Meng Wanzhou's lead defence lawyer says "shoddy" note-taking by the police and customs officers involved in the Huawei executive's 2018 arrest amounts to a dereliction of duty.
Veteran defender Richard Peck read directly from the CBSA's enforcement manual during B.C. Supreme Court extradition proceedings Monday as he accused the officers who detained and grilled Meng of trying to "obscure" the true nature of what happened.
The manual deals specifically with the importance of officer notebooks, saying success in legal proceedings can depend on the "ability to recount the circumstances immediately before, during, and after an occurrence, incident or enforcement action."
"Every person involved with Ms. Meng on December 1st at the Vancouver International Airport from both the RCMP and the CBSA were well aware of the significance of what they were dealing with," Peck said.
"And yet this dictate that I have just cited was not followed."
Defence claims Charter rights violated
Meng is Huawei's chief financial officer and the daughter of the Chinese telecommunication giant's founder, billionaire Ren Zhengfei.
The 49-year-old is fighting extradition to New York, where she faces charges of fraud and conspiracy in relation to allegations that she lied to an HSBC executive in Hong Kong about Huawei's control of a subsidiary accused of violating U.S. economic sanctions against Iran.
Prosecutors claim the bank relied upon Meng's alleged misrepresentations in deciding to continue handling financial transactions for Huawei, risking loss and prosecution.
Meng's lawyers will spend this week and next continuing arguments intended to convince the judge overseeing extradition proceedings to toss the case.
They claim there are violations of Meng's Charter rights at the time of her arrest.
'It's a travesty'
Peck tore into the general note-taking practices of the officers involved, saying they represented a pattern of obfuscation with "uniform omissions."
He said none of the CBSA officers who intercepted Meng as she came off a plane from Hong Kong mentioned the existence of an earlier meeting with RCMP in which the plan for the arrest was hatched.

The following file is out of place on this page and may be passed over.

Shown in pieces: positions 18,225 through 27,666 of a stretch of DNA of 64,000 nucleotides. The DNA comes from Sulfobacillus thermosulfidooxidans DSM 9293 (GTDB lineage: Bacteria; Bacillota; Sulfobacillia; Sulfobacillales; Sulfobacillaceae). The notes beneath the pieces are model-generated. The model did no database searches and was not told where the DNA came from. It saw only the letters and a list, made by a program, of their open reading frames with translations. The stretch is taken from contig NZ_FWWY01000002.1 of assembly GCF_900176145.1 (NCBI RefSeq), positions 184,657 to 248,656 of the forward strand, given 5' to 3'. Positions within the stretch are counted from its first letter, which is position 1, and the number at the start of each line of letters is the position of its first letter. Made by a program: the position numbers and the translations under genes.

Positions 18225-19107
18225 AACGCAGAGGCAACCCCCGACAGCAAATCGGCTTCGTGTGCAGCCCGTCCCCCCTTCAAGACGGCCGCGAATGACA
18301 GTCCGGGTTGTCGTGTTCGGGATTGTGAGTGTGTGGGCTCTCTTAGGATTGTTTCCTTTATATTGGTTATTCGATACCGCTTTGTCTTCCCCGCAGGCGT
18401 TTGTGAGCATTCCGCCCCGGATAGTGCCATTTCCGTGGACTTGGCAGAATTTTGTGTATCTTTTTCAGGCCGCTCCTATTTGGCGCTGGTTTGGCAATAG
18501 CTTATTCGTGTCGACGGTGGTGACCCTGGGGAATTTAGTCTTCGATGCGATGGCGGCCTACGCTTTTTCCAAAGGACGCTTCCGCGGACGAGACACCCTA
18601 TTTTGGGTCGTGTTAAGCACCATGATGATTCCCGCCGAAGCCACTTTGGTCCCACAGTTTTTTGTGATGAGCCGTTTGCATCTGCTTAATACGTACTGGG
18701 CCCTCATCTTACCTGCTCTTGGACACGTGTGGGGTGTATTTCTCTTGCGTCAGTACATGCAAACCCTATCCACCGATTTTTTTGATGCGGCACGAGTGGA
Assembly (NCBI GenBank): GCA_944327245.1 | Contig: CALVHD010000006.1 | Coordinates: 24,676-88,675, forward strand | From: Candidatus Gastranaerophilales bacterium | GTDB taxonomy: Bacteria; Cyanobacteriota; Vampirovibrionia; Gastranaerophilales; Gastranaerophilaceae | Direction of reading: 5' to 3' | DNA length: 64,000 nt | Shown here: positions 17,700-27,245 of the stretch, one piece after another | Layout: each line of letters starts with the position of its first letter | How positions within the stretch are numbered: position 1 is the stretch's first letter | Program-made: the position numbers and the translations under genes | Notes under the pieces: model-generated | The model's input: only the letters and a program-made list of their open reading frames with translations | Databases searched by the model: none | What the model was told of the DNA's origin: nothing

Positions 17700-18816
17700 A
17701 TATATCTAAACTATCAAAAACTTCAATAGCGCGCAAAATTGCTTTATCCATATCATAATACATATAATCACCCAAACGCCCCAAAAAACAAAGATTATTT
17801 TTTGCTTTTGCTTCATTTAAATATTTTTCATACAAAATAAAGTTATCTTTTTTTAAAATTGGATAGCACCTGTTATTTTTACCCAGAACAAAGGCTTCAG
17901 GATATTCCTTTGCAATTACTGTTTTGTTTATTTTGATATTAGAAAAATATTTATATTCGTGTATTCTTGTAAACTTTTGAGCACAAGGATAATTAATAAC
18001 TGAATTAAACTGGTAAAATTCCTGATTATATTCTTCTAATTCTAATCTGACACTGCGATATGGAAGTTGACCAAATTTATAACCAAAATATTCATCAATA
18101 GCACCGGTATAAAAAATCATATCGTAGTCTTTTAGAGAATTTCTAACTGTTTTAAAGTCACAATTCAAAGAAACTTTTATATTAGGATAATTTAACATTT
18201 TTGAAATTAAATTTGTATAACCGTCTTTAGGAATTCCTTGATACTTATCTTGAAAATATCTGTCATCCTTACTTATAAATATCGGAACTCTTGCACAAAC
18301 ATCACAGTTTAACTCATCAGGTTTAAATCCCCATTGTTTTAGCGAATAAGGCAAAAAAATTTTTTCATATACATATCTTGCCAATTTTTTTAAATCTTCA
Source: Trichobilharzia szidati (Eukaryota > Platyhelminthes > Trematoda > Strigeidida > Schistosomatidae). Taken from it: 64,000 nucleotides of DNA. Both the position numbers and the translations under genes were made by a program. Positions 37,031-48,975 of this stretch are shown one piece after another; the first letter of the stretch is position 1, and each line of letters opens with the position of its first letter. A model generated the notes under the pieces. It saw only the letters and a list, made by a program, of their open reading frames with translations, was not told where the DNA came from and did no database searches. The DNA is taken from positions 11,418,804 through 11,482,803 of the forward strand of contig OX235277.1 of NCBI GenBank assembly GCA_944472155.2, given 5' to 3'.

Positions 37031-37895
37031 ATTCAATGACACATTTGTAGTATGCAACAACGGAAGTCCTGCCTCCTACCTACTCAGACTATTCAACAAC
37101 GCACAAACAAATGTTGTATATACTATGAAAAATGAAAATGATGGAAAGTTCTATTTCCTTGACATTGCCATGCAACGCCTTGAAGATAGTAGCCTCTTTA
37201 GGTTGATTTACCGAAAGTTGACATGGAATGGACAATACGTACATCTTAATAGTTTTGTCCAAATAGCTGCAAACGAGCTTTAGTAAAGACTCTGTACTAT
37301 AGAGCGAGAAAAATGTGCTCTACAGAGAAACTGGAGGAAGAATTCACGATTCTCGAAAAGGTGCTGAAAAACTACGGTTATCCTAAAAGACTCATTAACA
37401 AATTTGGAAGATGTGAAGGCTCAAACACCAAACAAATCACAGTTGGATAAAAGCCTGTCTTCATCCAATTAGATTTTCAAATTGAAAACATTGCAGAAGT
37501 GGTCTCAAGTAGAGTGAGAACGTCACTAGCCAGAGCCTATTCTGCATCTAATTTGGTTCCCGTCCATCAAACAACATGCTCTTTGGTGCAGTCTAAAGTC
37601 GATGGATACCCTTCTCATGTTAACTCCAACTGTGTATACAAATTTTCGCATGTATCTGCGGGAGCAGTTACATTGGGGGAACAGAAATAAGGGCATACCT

Peck said the CBSA officers later testified that internet searches led them to conclude Meng could be a national security threat, but none of them recorded those searches at the time.
The lawyer also singled out individual officers for criticism, including the CBSA superintendent who spent 15 minutes asking Meng questions, but who recorded only a few lines of their conversation.
"It's a travesty — an inferior imitation of what a notebook should look like," Peck told the judge.
"There are problems with mere negligence if that's what is happening … It becomes much more serious if there's a deliberate determination not to take notes."
'Significant steps to cover up'
The defence claims CBSA former Pacific regional director Roslyn MacVicar instructed employees not to keep records about the Meng case in the weeks after the high-profile arrest because they would be vulnerable to access to information laws.
In her testimony last fall, MacVicar denied giving the order. But the CBSA's chief of passenger operations for the airport claimed MacVicar instructed her and an immediate supervisor to stop creating records.
In submissions filed ahead of this week's court proceedings, Meng's lawyers claim MacVicar issued the order after learning that the CBSA officer who seized Meng's phones had given the passcodes to the RCMP.
"They took significant steps to cover up the CBSA's conduct," the defence documents read.
"Members of the CBSA who were directly involved in the planning, execution and follow up to Ms. Meng's arrest, as well as senior members of the CBSA, made a concerted effort to conceal their misconduct and the true purpose of their actions."
Peck will wrap up defence submissions on the arrest Tuesday, with the Crown response to follow.
The current block of hearings is set to last until the end of next week and will also include arguments on defence allegations that the U.S. is exceeding its jurisdiction by attempting to prosecute a Chinese citizen for actions that occurred in Hong Kong involving a British bank.
Final arguments on the case for extradition itself — a committal hearing — are scheduled to begin on April 26, along with one last allegation of abuse, concerning allegations the U.S. misled Canada about the strength of the case.
Meng has denied the allegations.